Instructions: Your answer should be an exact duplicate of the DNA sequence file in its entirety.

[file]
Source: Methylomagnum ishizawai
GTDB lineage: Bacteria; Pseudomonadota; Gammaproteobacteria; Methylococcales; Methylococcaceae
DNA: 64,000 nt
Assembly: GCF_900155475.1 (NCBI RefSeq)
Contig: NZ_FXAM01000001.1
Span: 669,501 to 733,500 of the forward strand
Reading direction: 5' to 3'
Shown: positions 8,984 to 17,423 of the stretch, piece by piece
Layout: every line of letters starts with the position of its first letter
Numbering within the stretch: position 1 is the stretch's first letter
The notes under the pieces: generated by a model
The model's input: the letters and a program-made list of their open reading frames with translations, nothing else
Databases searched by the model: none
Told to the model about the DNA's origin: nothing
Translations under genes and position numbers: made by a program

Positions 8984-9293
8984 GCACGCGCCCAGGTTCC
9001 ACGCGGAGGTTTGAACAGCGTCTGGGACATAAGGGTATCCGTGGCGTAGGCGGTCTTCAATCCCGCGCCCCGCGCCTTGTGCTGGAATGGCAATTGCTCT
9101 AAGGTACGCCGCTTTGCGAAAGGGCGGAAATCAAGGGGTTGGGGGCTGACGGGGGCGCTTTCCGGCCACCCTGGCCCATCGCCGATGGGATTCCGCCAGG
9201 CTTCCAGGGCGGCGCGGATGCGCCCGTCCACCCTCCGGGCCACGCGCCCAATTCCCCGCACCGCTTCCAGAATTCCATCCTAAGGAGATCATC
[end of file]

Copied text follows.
Source: Methylomagnum ishizawai
GTDB lineage: Bacteria; Pseudomonadota; Gammaproteobacteria; Methylococcales; Methylococcaceae
DNA: 64,000 nt
Assembly: GCF_900155475.1 (NCBI RefSeq)
Contig: NZ_FXAM01000001.1
Span: 669,501 to 733,500 of the forward strand
Reading direction: 5' to 3'
Shown: positions 8,984 to 17,423 of the stretch, piece by piece
Layout: every line of letters starts with the position of its first letter
Numbering within the stretch: position 1 is the stretch's first letter
The notes under the pieces: generated by a model
The model's input: the letters and a program-made list of their open reading frames with translations, nothing else
Databases searched by the model: none
Told to the model about the DNA's origin: nothing
Translations under genes and position numbers: made by a program

Positions 8984-9293
8984 GCACGCGCCCAGGTTCC
9001 ACGCGGAGGTTTGAACAGCGTCTGGGACATAAGGGTATCCGTGGCGTAGGCGGTCTTCAATCCCGCGCCCCGCGCCTTGTGCTGGAATGGCAATTGCTCT
9101 AAGGTACGCCGCTTTGCGAAAGGGCGGAAATCAAGGGGTTGGGGGCTGACGGGGGCGCTTTCCGGCCACCCTGGCCCATCGCCGATGGGATTCCGCCAGG
9201 CTTCCAGGGCGGCGCGGATGCGCCCGTCCACCCTCCGGGCCACGCGCCCAATTCCCCGCACCGCTTCCAGAATTCCATCCTAAGGAGATCATC